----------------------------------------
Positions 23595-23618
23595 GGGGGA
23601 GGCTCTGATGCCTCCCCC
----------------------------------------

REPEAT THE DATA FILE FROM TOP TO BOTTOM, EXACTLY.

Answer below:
Positions 23595-23618
23595 GGGGGA
23601 GGCTCTGATGCCTCCCCC